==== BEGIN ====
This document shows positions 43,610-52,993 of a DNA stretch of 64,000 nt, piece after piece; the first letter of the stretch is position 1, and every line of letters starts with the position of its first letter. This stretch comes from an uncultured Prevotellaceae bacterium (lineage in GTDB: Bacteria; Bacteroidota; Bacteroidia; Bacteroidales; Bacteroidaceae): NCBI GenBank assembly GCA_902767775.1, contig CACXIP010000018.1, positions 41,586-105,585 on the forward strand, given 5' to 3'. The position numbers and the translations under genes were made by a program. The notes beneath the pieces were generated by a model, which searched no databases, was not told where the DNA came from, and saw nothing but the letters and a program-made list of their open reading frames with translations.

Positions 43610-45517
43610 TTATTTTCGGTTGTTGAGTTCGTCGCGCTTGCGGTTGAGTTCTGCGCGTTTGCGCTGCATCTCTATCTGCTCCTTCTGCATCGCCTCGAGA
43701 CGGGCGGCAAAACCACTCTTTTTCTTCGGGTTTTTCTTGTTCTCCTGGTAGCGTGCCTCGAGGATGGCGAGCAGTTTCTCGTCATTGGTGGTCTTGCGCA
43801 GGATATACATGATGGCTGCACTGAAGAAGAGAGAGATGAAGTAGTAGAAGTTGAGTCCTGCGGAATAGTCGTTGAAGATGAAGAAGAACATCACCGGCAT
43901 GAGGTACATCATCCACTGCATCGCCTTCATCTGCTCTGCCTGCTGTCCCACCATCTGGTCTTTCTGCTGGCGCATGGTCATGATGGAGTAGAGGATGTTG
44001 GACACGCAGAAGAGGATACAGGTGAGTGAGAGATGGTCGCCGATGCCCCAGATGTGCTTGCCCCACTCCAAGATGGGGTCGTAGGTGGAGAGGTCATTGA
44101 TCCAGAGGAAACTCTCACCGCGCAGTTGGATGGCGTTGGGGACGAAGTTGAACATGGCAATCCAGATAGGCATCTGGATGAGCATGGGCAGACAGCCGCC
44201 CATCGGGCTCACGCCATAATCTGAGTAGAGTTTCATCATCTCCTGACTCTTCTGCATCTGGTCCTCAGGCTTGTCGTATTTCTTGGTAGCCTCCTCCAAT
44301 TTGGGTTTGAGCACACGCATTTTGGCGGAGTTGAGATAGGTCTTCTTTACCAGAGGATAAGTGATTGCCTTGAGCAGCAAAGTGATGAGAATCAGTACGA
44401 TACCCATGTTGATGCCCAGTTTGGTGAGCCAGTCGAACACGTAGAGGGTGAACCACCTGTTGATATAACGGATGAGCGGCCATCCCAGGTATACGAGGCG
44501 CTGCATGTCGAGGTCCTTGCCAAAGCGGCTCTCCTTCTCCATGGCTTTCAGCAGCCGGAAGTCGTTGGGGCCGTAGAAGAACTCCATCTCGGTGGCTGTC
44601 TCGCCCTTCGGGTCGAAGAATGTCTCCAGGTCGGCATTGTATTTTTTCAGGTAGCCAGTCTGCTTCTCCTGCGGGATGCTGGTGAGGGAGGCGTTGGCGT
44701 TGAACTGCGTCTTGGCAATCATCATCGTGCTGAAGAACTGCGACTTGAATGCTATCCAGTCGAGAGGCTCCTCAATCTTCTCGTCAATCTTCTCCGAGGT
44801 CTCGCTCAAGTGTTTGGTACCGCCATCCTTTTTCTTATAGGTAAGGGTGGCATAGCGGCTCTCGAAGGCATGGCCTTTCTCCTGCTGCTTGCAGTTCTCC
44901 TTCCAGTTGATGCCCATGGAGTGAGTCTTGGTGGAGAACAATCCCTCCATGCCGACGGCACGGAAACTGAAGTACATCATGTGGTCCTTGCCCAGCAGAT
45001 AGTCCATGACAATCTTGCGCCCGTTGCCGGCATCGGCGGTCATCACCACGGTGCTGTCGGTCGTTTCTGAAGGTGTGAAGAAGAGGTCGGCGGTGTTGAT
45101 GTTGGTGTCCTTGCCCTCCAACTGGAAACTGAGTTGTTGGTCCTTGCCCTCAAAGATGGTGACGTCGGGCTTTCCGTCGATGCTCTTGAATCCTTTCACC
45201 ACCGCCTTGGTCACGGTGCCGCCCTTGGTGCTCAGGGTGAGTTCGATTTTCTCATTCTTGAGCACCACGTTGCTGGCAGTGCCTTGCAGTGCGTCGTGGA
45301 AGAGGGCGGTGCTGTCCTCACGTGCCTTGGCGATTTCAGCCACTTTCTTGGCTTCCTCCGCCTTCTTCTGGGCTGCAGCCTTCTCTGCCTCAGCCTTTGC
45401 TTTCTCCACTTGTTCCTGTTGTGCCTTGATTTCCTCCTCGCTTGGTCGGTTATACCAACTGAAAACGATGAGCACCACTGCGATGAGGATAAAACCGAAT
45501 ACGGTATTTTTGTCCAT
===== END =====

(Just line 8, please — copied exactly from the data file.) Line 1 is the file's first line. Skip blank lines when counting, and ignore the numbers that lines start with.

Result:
44101 TCCAGAGGAAACTCTCACCGCGCAGTTGGATGGCGTTGGGGACGAAGTTGAACATGGCAATCCAGATAGGCATCTGGATGAGCATGGGCAGACAGCCGCC